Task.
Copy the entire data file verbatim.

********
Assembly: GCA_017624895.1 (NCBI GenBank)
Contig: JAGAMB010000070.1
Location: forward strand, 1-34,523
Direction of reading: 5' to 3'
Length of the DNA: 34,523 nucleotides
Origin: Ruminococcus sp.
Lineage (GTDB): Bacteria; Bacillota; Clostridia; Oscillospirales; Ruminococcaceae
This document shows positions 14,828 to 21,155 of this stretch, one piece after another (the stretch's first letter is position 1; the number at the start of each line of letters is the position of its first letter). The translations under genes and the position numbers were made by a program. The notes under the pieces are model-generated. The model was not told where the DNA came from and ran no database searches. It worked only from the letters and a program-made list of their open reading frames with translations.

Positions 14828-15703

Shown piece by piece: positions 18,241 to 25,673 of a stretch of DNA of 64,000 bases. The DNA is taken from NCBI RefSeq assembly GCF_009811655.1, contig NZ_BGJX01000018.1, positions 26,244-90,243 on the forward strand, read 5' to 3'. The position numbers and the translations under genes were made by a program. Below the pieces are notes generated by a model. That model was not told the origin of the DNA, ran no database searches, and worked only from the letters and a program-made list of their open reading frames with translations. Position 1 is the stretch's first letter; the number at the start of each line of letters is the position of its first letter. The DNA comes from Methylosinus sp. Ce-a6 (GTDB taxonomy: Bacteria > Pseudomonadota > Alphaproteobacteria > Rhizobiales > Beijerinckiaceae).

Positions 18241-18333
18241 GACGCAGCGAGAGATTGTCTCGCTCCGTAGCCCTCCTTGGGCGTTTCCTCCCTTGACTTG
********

Assembly: GCA_017624895.1 (NCBI GenBank)
Contig: JAGAMB010000070.1
Location: forward strand, 1-34,523
Direction of reading: 5' to 3'
Length of the DNA: 34,523 nucleotides
Origin: Ruminococcus sp.
Lineage (GTDB): Bacteria; Bacillota; Clostridia; Oscillospirales; Ruminococcaceae
This document shows positions 14,828 to 21,155 of this stretch, one piece after another (the stretch's first letter is position 1; the number at the start of each line of letters is the position of its first letter). The translations under genes and the position numbers were made by a program. The notes under the pieces are model-generated. The model was not told where the DNA came from and ran no database searches. It worked only from the letters and a program-made list of their open reading frames with translations.

Positions 14828-15703

Shown piece by piece: positions 18,241 to 25,673 of a stretch of DNA of 64,000 bases. The DNA is taken from NCBI RefSeq assembly GCF_009811655.1, contig NZ_BGJX01000018.1, positions 26,244-90,243 on the forward strand, read 5' to 3'. The position numbers and the translations under genes were made by a program. Below the pieces are notes generated by a model. That model was not told the origin of the DNA, ran no database searches, and worked only from the letters and a program-made list of their open reading frames with translations. Position 1 is the stretch's first letter; the number at the start of each line of letters is the position of its first letter. The DNA comes from Methylosinus sp. Ce-a6 (GTDB taxonomy: Bacteria > Pseudomonadota > Alphaproteobacteria > Rhizobiales > Beijerinckiaceae).

Positions 18241-18333
18241 GACGCAGCGAGAGATTGTCTCGCTCCGTAGCCCTCCTTGGGCGTTTCCTCCCTTGACTTG